Digital wallet integration with Facebook or Instagram appears to be restricted to the apps rather than using outside browsers. However, extending NFTs to every smartphone with a Meta app loaded might lead to increased revenue or adoption for the social media juggernaut. In May, Meta also submitted patent and trademark applications to the USPTO for its name to be utilized in a cryptocurrency payments platform called Meta Pay.

Though Meta abandoned launching its own stablecoin in February after facing pushback from regulators globally, CEO Mark Zuckerberg said there was a "massive opportunity" to make up to trillions of dollars in the digital asset space as it grows. The company reported a 1% drop in revenue year over year in the second quarter of 2022.”

Peruvians Are Buying Crypto to Hedge Against Inflation and Political Instability

Peru's economy has experienced one of the region's strongest growth rates during the past 15 years. However, during the past year, political unrest and soaring inflation have unnerved Peruvians, prompting many of them to look to cryptocurrencies as a safe haven.

“There are two reasons for the increasing crypto adoption in Peru,” said Álvaro Castro Lora, a lawyer specialising in crypto regulation and founder of the Peruvian Blockchain Association. He said they are “inflation, which has made people lose confidence in the Peruvian sol, and concerns regarding the government.”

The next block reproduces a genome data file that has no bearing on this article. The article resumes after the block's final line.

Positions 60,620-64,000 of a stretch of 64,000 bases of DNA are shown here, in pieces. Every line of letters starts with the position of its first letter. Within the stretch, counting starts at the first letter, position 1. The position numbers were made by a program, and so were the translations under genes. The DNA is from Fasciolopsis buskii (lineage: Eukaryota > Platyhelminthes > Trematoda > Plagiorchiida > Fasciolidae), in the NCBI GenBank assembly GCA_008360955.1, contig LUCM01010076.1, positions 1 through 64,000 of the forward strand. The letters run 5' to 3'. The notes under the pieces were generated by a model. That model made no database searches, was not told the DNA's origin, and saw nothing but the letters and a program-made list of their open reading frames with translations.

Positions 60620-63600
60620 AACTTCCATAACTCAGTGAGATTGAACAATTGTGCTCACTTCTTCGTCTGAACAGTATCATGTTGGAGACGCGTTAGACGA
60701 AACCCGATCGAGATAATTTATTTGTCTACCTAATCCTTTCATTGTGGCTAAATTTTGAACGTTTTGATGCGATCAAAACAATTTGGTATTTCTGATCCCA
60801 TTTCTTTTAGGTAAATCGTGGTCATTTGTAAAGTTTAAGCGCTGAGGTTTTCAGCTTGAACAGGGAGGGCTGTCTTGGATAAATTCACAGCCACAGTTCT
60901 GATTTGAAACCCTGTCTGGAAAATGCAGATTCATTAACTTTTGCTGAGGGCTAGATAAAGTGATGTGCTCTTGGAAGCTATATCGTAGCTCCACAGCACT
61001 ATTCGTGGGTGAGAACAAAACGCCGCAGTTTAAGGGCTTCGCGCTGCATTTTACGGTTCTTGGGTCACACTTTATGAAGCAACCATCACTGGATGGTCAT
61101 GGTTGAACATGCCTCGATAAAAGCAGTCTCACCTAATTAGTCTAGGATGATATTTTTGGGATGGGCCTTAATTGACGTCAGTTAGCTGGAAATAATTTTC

Castro Lora continued that even though the U.S. dollar is recognized as legal tender in Peru, banks impose exchange rates between the Peruvian sol and the U.S. dollar that are "usually very high," which forces residents to look for alternative ways to obtain dollars, typically through unofficial exchange facilities called "cambistas."

The adoption of cryptocurrencies saw "exponential growth" in 2021, according to, a cryptocurrency exchange with operations in Chile and Peru since 2017. The platform's annual trading volume increased from $19,500 in 2020 to $74 million in 2021, reaching a trading volume of $22 million so far in 2022, according to Carlos Bernos, country manager at

It is believed the astronomical increase in the trading volumes across many Peruvian exchanges is an attempt to adopt cryptocurrency as a hedge against the falling Peruvian Sol.

Since 2011, seven presidents have been inaugurated in Peru amid many corruption probes.

The populist president now in government, Pedro Castillo, was kicked out of his own party, Free Peru, in July and is currently the subject of continuing corruption investigations. Castillo has so far withstood two attempts to remove him from office.